Saturday, January 20, 2018

"Say You're Wrong" by Julian Lennon

Song#:  2291
Date:  04/20/1985
Debut:  54
Peak:  21
Weeks:  12
Genre:  Pop

Pop Bits:  Lennon's debut album was a major success going platinum and spawning two Top 10 hits. He tried to keep the momentum going for the LP with this third single. While the song did well at Rock (#3) and AC (#6), it wasn't quite as successful at Pop and it faltered just short of the Top 20. Despite not being a major Pop hit like his previous two singles, it did well enough to keep sales of the album going.

ReduxReview:  This anxious tune has a lovely verse but there is no chorus to speak of. It's basically the verse, a section with punchy horns, and a guitar solo. It's a good track, but it lacks a memorable hook, which makes it a bit less Pop friendly. Besides the first two hit singles, there wasn't much on the album that was truly good enough for single contention. This one was the best bet and it did get some good airplay at Rock and AC. However, the label could have called it two-and-done and tasked Lennon to get a follow-up album done pronto.

ReduxRating:  6/10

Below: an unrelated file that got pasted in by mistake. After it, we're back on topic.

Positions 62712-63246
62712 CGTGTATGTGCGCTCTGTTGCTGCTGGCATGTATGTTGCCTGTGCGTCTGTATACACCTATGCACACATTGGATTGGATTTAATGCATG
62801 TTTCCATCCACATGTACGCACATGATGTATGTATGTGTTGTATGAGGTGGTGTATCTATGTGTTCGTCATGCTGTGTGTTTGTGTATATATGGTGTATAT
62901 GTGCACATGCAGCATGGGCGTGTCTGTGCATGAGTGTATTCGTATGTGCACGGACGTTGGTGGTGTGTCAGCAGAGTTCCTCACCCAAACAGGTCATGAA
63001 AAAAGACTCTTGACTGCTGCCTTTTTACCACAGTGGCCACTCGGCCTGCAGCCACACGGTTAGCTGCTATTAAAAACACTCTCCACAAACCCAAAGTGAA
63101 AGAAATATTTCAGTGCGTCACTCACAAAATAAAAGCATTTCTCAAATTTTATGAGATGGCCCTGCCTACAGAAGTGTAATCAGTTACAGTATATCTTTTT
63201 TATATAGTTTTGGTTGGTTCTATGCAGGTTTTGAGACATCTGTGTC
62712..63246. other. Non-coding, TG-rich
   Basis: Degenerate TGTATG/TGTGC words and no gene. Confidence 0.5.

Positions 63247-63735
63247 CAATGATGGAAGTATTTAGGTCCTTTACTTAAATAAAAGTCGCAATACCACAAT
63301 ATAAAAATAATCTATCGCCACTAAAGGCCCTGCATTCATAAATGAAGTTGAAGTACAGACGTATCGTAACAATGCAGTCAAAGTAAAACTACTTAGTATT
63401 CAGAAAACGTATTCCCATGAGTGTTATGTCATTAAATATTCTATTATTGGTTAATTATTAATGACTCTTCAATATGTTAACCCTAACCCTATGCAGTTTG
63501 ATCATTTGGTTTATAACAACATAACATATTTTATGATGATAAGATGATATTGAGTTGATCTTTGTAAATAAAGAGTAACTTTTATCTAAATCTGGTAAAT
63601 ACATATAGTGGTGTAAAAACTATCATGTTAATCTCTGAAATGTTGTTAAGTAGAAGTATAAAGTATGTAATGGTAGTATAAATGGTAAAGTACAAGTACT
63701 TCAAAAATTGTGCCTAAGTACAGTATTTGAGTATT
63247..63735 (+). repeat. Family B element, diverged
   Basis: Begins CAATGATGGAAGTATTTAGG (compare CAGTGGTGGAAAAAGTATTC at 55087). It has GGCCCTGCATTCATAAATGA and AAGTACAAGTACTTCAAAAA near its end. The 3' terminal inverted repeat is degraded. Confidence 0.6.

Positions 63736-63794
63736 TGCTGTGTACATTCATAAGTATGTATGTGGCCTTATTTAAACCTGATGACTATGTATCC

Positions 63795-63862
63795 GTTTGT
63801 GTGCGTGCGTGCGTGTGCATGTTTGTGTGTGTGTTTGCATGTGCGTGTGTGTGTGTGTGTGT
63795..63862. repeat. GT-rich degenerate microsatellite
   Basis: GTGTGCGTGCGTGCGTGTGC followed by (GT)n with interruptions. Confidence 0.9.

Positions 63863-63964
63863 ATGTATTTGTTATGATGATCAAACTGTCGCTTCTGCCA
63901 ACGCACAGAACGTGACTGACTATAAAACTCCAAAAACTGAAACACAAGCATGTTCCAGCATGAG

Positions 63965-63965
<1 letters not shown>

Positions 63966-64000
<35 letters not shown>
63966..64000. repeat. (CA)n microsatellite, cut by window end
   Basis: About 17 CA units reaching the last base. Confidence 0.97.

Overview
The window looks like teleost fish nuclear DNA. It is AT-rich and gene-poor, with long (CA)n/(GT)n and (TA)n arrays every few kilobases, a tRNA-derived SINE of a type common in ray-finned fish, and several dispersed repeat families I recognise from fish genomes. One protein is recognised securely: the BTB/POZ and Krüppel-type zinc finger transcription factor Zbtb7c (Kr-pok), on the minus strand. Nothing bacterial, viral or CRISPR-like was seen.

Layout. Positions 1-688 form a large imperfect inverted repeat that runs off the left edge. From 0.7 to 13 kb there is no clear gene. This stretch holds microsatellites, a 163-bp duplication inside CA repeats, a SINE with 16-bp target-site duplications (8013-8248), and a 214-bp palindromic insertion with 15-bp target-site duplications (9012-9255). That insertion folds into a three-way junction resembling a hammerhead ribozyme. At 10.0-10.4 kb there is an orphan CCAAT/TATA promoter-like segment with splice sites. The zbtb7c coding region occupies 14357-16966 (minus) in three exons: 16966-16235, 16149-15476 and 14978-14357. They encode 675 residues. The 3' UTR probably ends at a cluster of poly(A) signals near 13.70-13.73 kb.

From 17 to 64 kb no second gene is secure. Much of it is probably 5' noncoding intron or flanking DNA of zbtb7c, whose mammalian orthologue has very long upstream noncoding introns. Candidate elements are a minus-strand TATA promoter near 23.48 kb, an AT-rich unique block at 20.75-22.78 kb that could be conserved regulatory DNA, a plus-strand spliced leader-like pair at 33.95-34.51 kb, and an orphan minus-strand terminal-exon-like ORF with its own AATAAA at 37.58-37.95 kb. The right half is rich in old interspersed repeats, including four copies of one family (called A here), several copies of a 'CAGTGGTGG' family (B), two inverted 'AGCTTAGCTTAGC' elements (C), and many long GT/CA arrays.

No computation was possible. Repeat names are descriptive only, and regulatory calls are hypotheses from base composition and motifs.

Trivia:  In the mid-80's, Dave Clark (leader/drummer of the hit 60's UK band the Dave Clark Five) wrote a sci-fi musical with Dave Soames and Jeff Daniels. It was titled Dave Clark's "Time" and when the book, lyrics, and music were completed, Clark called on some artist friends to help record a concept album of the musical. On board with the project were major artists like Cliff Richard, Freddie Mercury, Ashford & Simpson, Leo Sayer, and Julian Lennon. Lennon recorded three songs for the musical including "Because," which was selected to be released as a single. It did a little business in the UK getting to #40. At the time, three other singles were issued with Cliff Richard's "She's So Beautiful" doing the best at #17. However, years later after Freddie Mercury's death in 1991, one of his contributions to the album, "In My Defence," would get a posthumous release and reach #8 on the UK chart. The actual stage musical of Time would debut at London's West End in April of '86. Apparently, the stage sets were extremely elaborate and the theater it played in was nearly gutted and rebuilt to house the sets. Cliff Richard ended up starring in the musical, which ran for two years (David Cassidy would replace Richard later in the run). The musical was panned by critics, but it did fine at the box office. The album was successful selling around two million copies. The musical never made it to Broadway and its concept album never caught on in the US.


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